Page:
Land of the Dead (15)

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The Independent Culture

Arguably Land of the Dead - the fourth in the series - is less of a straight horror film than its predecessors, playing down the gruesome shocks in favour of its vision of Western apocalypse. One image shows a recently zombified soldier chomping on his own bloodied limb: in the hands of any other horror director, this would be routine gross-out shock, but from Romero, it looks like a Goya-esque cartoon of American military power in desperate straits.

For the most part the horror here is fairly discreet, flashed up briefly rather than savoured at slavering length. Land of the Dead is more sci-fi action adventure than conventional scarer: in many ways, it feels less like a Romero film than one by Walter Hill or John Carpenter. At heart, it's a funky, economical, no-nonsense B-movie, but that only sharpens its satirical edge.

The true source of horror here is not so much the marauding risen as the dehumanised living. The dead still shamble through the wilderness, hungry for the blood of the living who, once bitten, turn into zombies themselves. The survivors, meanwhile, huddle in enclosed settlements, the more privileged among them in luxury fortresses. One such is Fiddler's Green, the ultimate gated community - an urban tower-block citadel ruled by magnate Kaufman (a suavely manic Dennis Hopper). The community survives on guerilla sorties into the zombie-riddled outlands, where raiders like Riley (Simon Baker) and the self-serving Cholo (John Leguizamo) scour for supplies. At the base of the city is a medina-like encampment of the excluded proleteriat. But the true underclass are the dead, who are not just feared but exploited, used as target practice or as gladiatorial beasts in mortal-combat sports.

Romero's previous chapters established that there's no great honour in merely being alive, and that the zombies are nothing if not parodic representations of the worst in humanity: Land of the Dead introduces a new twist: what if the dead, no longer content with mindless flesh-chomping, began to feel righteous stirrings of rage? What if they started a revolution? As the film starts, the zombies appear to be experiencing glimmers of life-like intelligence. What's stirring, Romero proposes, is a political consciousness: the revenants' Che, as it were, is Big Daddy (Eugene Clark), an African-American gas station owner, who howls in compassionate rage as he sees his brethren used for target practice. Where the zombies formerly bared their teeth only to sink them into living necks, Big Daddy bares his at social injustice.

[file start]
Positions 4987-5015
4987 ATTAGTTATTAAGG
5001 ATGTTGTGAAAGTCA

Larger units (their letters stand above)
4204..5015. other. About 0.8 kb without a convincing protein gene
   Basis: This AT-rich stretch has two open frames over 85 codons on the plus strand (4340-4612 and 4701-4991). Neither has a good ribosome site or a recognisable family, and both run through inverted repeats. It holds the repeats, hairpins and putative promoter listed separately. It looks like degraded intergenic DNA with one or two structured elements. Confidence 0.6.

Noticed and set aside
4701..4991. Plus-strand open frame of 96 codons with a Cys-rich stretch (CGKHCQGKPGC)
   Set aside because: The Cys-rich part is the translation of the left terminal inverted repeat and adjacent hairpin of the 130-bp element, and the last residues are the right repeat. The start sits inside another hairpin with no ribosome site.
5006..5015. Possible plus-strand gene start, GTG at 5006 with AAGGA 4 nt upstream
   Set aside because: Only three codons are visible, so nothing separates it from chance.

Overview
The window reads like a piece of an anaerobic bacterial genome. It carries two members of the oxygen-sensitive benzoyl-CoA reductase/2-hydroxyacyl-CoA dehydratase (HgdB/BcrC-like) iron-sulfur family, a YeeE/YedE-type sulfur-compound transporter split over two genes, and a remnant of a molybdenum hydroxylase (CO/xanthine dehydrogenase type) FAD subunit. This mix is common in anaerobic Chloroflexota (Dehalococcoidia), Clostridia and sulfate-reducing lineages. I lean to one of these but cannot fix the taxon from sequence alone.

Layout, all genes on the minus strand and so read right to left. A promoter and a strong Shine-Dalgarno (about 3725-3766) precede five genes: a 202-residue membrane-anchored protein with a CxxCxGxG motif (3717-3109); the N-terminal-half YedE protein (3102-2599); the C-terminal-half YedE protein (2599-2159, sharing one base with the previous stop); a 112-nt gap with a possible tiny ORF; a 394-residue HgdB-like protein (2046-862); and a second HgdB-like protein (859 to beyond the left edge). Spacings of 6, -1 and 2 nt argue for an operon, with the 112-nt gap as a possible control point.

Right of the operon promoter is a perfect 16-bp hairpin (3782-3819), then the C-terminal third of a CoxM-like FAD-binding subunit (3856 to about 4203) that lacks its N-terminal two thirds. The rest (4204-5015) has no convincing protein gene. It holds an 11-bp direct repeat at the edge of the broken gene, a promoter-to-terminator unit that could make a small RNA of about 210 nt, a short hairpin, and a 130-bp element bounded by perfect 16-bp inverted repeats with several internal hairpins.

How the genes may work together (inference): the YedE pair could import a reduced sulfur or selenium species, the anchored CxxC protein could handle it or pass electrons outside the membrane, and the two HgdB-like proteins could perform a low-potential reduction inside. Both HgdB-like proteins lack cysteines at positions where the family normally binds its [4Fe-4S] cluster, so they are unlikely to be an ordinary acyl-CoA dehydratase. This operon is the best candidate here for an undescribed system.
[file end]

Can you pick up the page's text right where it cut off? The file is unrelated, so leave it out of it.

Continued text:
In the film's most powerful sequence, Big Daddy leads his dead army as they ford the river that protects the city: as they move shoulder-deep towards the enemy stronghold, Romero's image has, quite fortuitously, become horribly resonant. It's impossible not to be reminded of the thousands wading for life through the New Orleans flood, abandoned by a government whose lofty indifference to the underprivileged is scarcely different from Kaufman gazing smugly down on a devastated America from his penthouse eyrie.

The social comment is often explicit. Kaufman maintains power, he tells an aide, by keeping the living proletariat in their place, drugged on amusements: "I kept the people off the streets by giving them games and vices." One example of those games has an especially harsh resonance: in the city's shanty-town depths, we see a stall where punters can be photographed for laughs with captive zombies: is this any more callous than the real-life amusements that US guards treated themselves to with prisoners in Abu Ghraib? When the zombies break into the stronghold's glittering malls, there's a moment when we might expect to feel concern for the living: we see a distressed crowd of ordinary Americans, moneyed, well-dressed, routinely bourgeois types, exactly the people we normally expect to empathise with in horror films. But we have no interest in their survival: Romero makes it clear they've forfeited any claim to compassion. We do, however, care about the embattled proles on the ground, and for the plucky team led by the honourable, cowboy-like Riley and tough hooker Slack (Asia Argento). Meanwhile, Big Daddy, the film's standard-bearer for doom and destruction, isn't an object of fear at all, but an embodiment of social retribution at its most pitiless. Land of the Dead may be an enjoyably grisly, often drily witty horror comic, but you could also think of it as an impassioned call to arms - even if they are severed ones.